External Resources edit

References edit

  1. "Atari 7800 (1986-1992)" (in en). History of Console Gaming. 11 October 2016. https://hiscoga.wordpress.com/atari-7800-1986-1992/. 
  2. "Consolevariations - Atari 3600 (Atari 7800) Prototype Console" (in en). Consolevariations. https://consolevariations.com/variation/prototype/atari-3600-atari-7800-prototype. 
  3. Rignall, Jaz (30 April 2016). "Steve Golson Interview: The Story of Ms. Pac-Man, the Atari 7800, and the Hyperdrive" (in en). USgamer. https://www.usgamer.net/articles/steve-golson-interview-the-story-of-ms-pac-man-the-atari-7800-and-the-hyperdrive/page-2. Retrieved 28 October 2020. 
  4. "Atari 7800 - Game Console - Computing History". www.computinghistory.org.uk. Retrieved 29 October 2020.
  5. a b "CVGA Disassembled Third Generation (1983-1990) · Online Exhibits". apps.lib.umich.edu. Retrieved 18 November 2020.
  6. "Atari 7800 ProSystem (1987 - 1992)". Museum of Obsolete Media. 9 January 2014. Retrieved 28 October 2020.
  7. "Atari 7800 Sales Figures (1986 - 1990)" (in en). www.gamasutra.com. https://www.gamasutra.com/blogs/MattMatthews/20090526/84050/Atari_7800_Sales_Figures_1986__1990.php. Retrieved 28 October 2020. 
  8. "Lance Barr Interview". nintendojo ~ a site to see. 13 February 2006. https://web.archive.org/web/20060213124455/http://www.nintendojo.com/interviews/view_item.php?1130801472. 
  9. a b "OLD-COMPUTERS.COM : The Museum". www.old-computers.com. Retrieved 29 October 2020.
  10. "An Atari Graphics Chip, Ready For You To Build". Hackaday. 10 November 2019. https://hackaday.com/2019/11/10/an-atari-graphics-chip-ready-for-you-to-build/. Retrieved 28 October 2020. 
  11. "The Atari 7800 Pro System - The Atari Museum". www.atarimuseum.com. Retrieved 28 October 2020.
  12. "Silly question, but any idea what the name means? 7800?". AtariAge Forums. Retrieved 14 January 2022.

History edit

 
The Atari XE Game System at the Helsinki Computer and Game Console Museum.

The Atari XEGS was released in 1987 at a cost of around $199.[1][2]

At launch the XEGS often sold out, attracting users who were intimidated by the 8-bit computes the XEGS was based on.[3] All 100,000 units manufactured at the time had sold during the US Christmas 1987 season.[4] However Nintendo and Sega were already vastly ahead in the market and were spending millions on marketing, while Atari only spent $300,000 on marketing the XEGS.[5]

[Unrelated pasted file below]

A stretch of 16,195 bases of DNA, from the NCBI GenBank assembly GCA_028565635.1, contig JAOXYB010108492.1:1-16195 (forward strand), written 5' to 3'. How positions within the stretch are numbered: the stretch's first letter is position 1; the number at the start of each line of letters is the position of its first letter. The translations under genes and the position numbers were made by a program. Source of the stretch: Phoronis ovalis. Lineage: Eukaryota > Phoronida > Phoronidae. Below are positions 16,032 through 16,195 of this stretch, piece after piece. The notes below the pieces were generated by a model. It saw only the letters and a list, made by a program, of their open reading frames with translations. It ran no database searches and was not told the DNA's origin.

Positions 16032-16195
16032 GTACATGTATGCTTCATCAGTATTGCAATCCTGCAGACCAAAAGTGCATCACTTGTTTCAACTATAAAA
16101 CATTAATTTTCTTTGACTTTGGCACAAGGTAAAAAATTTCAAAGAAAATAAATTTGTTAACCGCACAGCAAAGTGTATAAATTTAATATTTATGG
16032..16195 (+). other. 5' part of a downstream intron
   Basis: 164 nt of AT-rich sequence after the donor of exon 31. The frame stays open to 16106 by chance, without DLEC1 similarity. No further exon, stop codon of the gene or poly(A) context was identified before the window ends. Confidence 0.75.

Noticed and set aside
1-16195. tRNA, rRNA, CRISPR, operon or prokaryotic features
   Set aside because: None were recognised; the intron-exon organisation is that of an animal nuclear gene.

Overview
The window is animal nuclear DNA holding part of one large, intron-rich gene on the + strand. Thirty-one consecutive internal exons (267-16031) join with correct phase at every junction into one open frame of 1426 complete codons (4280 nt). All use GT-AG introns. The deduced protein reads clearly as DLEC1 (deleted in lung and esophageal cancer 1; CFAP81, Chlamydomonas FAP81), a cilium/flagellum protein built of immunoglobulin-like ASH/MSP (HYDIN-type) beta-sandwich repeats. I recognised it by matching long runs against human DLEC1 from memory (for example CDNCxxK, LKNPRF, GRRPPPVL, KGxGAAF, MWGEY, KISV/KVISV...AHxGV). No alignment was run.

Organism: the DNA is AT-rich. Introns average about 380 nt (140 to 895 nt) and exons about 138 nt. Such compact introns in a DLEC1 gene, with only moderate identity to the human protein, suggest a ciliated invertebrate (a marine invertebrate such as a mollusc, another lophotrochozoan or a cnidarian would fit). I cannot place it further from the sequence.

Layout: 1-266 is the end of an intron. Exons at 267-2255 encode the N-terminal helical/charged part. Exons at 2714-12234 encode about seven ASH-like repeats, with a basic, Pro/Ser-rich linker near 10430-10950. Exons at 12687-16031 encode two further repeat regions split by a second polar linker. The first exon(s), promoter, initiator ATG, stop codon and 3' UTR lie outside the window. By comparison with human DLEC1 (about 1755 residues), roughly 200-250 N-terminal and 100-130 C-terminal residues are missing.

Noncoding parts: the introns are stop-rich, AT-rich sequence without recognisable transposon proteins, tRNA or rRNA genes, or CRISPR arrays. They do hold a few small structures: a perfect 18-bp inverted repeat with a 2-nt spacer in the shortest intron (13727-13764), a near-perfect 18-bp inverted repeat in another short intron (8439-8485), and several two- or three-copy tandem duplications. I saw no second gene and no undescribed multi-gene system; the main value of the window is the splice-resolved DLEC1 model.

Technology edit

Compute edit

The Atari XEGS is essentially an Atari 65XE computer.[2][1]

The XEGS uses the 8 bit Atari 6502c CPU, a custom version of the MOS Technology 6502 clocked at 1.79 MHz.[6]

The system has 64 kilobytes of RAM and 16 kilobytes of VRAM.[6]

Notable games edit

See the List of Atari XEGS games on Wikipedia.

Gallery edit

References edit

  1. a b "The Atari XEGS (XE Game System)". www.atarimuseum.com. Retrieved 29 October 2020.
  2. a b "Retro Gaming : ​The Atari XE Game System". Retro Gaming Museum. Retrieved 29 October 2020. {{cite web}}: zero width space character in |title= at position 16 (help)
  3. "First Look Inside the XE Game System". www.atarimagazines.com. https://www.atarimagazines.com/v7n4/firstlook.html. Retrieved 29 October 2020. 
  4. "Antic Magazine Volume 7 Number 01 (Sixth Anniversary)". May 1988. https://archive.org/stream/1988-05-anticmagazine#page/n40/mode/1up. Retrieved 29 October 2020. 
  5. Schilling, Melissa A. (2003). "Technological Leapfrogging: LESSONS FROM THE U.S. VIDEO GAME CONSOLE INDUSTRY". California Management Review. 45 (3): 8. doi:10.2307/41166174. Retrieved 19 November 2020. {{cite journal}}: More than one of |pages= and |page= specified (help)
  6. a b "Home Page". Video Game Console Library. Retrieved 29 October 2020.
 
The BBC Bridge companion with the Bridge Builder cartridge inserted.

History edit

Andrew Kambites was a programmer for the BBC Bridge Companion, and also programed the otherwise unrelated handheld Saitek Pro Bridge Professor.[1]

The BBC Bridge companion was released in 1985 at a cost of 199.99 British pounds.[2][3]

Technology edit

The BBC Bridge player uses a Z80A CPU and a TMS9129NL graphics chip.[2] The system could output 8 colors and had spartan audio capabilities.[4]